Movies tend to drop off at the box office during their second weekend, but "Black Panther" has incredible staying power for a movie with such a giant debut, dropping off just 46.5 percent from its first to second weekend. It's the tenth entry in the Marvel Cinematic Universe to pass the $700 million mark, and will soon overtake Captain America: The Winter Soldier's $714.3 million gross.
Also worth noting, per Buzzfeed, Black Panther earned the second best weekend at the domestic office ever (The Force Awakens is no. 1). It brought in $108 million this weekend to also become the second biggest all-time movie for the mentioned period. It is expected to cross $400 million in the United States by Monday.
It was another great session for Disney/Marvel's Black Panther at the North America box office this weekend.
Co-written and directed by Ryan Coogler as well as musical contributions from Kendrick Lamar make for an experience less likely to be a room of old white men telling a strong African American story, Betancourt said. With the worldwide collection included, Black Panther minted $704 million.
Black Panther continues on it's massively successful path, clearing the $700M mark worldwide during the weekend. Although the movie was a favorite with critics with an 87 percent on Rotten Tomatoes, audiences responded less positively, giving it a C CinemaScore.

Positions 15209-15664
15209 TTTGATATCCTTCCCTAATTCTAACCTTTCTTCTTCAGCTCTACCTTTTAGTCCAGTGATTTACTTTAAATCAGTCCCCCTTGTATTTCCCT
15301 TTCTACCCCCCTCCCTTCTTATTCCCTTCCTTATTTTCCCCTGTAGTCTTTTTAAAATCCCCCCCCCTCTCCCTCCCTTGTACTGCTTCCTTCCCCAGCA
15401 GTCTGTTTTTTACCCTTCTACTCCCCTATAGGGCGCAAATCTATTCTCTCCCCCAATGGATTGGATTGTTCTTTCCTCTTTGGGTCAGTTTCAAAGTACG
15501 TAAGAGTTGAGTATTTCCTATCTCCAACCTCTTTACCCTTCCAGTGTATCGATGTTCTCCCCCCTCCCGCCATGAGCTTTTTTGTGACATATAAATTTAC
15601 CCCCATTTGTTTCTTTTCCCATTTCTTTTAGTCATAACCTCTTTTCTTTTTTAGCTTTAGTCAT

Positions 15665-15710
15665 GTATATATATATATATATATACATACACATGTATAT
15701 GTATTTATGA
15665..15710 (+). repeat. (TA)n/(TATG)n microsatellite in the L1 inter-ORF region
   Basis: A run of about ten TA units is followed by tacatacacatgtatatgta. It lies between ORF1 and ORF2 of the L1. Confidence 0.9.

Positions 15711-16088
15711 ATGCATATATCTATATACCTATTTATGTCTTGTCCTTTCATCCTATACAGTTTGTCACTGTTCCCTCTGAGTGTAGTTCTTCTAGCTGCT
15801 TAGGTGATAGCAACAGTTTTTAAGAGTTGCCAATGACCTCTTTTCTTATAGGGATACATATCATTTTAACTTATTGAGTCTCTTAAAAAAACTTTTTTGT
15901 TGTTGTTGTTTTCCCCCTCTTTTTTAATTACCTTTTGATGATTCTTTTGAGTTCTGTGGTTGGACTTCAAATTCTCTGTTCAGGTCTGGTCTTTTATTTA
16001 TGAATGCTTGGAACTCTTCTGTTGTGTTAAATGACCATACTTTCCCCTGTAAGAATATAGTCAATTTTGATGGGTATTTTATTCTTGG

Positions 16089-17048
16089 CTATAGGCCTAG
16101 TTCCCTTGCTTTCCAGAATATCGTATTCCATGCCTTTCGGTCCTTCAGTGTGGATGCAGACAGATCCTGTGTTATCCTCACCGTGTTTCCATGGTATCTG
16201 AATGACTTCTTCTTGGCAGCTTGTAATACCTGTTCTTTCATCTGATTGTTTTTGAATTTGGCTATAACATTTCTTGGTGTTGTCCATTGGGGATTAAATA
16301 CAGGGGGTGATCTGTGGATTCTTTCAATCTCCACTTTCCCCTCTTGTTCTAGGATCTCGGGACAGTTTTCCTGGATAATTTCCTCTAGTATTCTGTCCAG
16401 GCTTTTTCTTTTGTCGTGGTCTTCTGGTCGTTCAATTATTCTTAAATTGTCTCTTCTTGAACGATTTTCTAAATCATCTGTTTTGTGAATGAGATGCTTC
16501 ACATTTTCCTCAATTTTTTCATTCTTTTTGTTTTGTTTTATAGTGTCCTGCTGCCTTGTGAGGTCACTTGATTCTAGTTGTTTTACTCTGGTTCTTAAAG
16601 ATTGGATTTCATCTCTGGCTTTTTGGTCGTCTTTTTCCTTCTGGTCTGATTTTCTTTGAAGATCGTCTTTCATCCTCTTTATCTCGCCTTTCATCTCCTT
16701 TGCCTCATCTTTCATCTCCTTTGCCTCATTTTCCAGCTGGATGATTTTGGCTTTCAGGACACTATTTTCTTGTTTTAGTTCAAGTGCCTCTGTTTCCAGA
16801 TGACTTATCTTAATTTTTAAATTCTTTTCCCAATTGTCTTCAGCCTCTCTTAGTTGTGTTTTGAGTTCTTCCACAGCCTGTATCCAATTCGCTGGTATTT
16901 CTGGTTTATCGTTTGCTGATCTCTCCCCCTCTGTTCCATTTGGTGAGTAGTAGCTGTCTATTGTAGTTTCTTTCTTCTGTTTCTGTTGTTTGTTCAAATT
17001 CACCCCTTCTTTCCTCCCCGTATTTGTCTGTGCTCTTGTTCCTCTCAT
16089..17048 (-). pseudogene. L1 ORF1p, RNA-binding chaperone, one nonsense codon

People can't stop talking about "Black Panther", especially to their online friends, giving Disney the type of promotion you can't buy. That's more than half what it made last week. The film did receive some decent reviews and it obviously faced tough competition going against Black Panther. "The question is, what else is there?"
The principal cast features mainly non-white actors, including Oprah Winfrey, Mindy Kaling, Storm Reid, Gugu Mbatha-Raw and Michael Pena. For context: "Black Panther" was originally projected to gross in the $100 million neighborhood during its opening weekend.
"The assumption is yes because obviously it has proven to be profitable but, then again, there is still this disconnect in our industry".